# Bolt blew it (Read 2037 times)

So this seems to me like an interesting question -- not sure if it can be debated rationally, or if  it is more of an axiomatic issue -- is the race about who can react fastest to an unknown start time and get to the finish line, or who can accelerate fastest and get  to the finish line?

How do they start swim events?

I think swim meets are the same way - start on a sound, first to touch the wall wins.  What are the false start rules in swimming?  (I vote no false starts, they just let a shark out.)

Based on the way the current rules are, it would appear that there are 2 primary components; who can react fastest to an unknown start and who can cover the distance in the least amount of time.  Both of those factors play a role in who can cross the finish line first.

Either of those components could be isolated from the other, but I don't see flying-100 or some arbitrary reaction test game are more interesting by themselves as the 100 is now.

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Course, there are three legs of the 4x100 where the guys (or gals) get to run "flying 100"

It's a 5k. It hurt like hell...then I tried to pick it up. The end.

Course, there are three legs of the 4x100 where the guys (or gals) get to run "flying 100"

Or the slower goober in the middle that gets to run a flying 85.  But hand offs make the 4x100 so much more awesomer.

MTA:

I don't think three legs would help much. Not as much as only having one would, anyways.

If this was anybody else but Bolt, no one would even be talking about this. He false started, it was his fault, end of story.

He false started, it was his fault, end of story.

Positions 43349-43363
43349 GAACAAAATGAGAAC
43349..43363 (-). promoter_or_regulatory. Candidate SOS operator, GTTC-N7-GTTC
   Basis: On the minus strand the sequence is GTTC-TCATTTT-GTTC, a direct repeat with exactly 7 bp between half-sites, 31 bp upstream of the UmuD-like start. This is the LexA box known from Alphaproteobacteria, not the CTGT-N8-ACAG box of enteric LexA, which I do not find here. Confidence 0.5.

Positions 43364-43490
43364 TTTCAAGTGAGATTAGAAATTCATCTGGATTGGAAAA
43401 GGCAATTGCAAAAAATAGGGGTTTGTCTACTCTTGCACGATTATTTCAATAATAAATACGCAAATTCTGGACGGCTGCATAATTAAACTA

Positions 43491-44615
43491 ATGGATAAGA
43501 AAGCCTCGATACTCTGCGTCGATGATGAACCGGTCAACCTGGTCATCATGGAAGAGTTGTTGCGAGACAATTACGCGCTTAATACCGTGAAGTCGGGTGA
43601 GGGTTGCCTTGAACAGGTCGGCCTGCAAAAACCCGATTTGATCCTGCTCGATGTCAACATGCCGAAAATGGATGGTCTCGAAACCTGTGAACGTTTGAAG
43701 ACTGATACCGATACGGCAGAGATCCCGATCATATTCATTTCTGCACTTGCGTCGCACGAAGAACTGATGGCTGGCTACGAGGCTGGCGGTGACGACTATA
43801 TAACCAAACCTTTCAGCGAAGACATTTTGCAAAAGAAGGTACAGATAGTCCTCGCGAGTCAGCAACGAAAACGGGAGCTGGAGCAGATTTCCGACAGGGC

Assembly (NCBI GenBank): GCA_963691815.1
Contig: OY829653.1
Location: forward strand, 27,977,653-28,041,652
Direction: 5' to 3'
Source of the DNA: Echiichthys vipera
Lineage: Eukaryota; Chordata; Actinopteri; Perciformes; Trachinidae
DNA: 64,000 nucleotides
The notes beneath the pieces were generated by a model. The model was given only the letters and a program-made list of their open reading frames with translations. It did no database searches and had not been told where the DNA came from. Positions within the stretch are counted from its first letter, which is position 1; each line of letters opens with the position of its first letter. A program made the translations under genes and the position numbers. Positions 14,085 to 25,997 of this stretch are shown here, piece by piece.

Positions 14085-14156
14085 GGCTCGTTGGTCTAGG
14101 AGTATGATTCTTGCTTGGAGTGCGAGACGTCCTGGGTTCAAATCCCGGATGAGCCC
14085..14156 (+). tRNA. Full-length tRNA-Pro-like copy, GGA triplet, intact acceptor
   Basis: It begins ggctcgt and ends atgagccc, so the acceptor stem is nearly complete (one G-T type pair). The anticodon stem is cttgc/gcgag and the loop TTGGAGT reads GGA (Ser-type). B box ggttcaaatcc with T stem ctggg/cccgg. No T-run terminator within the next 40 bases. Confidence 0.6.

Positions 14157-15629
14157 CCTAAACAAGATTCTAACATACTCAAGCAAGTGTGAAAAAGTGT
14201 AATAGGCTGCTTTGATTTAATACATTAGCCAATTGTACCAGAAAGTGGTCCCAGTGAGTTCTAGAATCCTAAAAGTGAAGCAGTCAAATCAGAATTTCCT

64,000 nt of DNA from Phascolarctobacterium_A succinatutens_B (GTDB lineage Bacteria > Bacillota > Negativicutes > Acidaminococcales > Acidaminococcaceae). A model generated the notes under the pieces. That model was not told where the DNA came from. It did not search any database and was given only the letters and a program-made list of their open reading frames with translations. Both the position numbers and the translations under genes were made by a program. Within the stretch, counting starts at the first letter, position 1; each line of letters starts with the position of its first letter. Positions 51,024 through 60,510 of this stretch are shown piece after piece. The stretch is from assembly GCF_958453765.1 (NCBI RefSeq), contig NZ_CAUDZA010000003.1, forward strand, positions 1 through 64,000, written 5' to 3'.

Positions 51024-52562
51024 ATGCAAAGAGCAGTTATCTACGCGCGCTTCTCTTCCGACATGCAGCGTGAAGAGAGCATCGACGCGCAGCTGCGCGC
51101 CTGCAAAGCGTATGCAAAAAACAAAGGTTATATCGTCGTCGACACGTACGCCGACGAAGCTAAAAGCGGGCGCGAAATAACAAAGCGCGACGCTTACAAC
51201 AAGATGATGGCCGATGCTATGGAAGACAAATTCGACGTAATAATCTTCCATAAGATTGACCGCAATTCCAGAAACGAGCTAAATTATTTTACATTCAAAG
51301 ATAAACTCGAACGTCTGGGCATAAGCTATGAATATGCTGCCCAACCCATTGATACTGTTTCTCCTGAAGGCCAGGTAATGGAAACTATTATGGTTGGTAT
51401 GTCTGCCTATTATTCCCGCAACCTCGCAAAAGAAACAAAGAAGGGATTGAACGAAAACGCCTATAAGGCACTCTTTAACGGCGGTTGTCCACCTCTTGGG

Right.  He needs to go back to training his mind to focus on the sound of the start, not any movement.

There was a point in my life when I ran. Now, I just run.

We are always running for the thrill of it

Always pushing up the hill, searching for the thrill of it

How do they start swim events?

Who cares, this is a running site!  and...

More analysis on the Bolt/Blake issue. Kinda cool.

... really?

""...the truth that someday, you will go for your last run. But not today—today you got to run." - Matt Crownover (after Western States)

Feeling the growl again

"If you want to be a bad a\$s, then do what a bad a\$s does.  There's your pep talk for today.  Go Run." -- Slo_Hand

I am spaniel - Crusher of Treadmills

Yeah, as someone said, Bolt needs to retrain to start at the sound of the gun.  Or, as the OP said, "Bolt blew it."  Maybe OP was trolling.

Well at least someone here is making relevance to the subject. - S.J.

Yup.  Nothing at all except the fastest man in the world false starting out of the final.

Runners run.

xor

5 pages in.  I wanted to post an "explosive bolt" picture.  But I didn't want some people to get mad at me.

I don't think there is really much of a difference between one-for-the-field and zero-tolerance in false starts.  From what I remember from running track, if there was a free false start to be had, it was taken.  Either you were trying to get a better start and jumped the gun or you knew you had a free one to burn and jumped it on purpose.  The net result is the same; typically someone burned the free false start.  At that point the race became a one-and-done and you cut the shenanigans.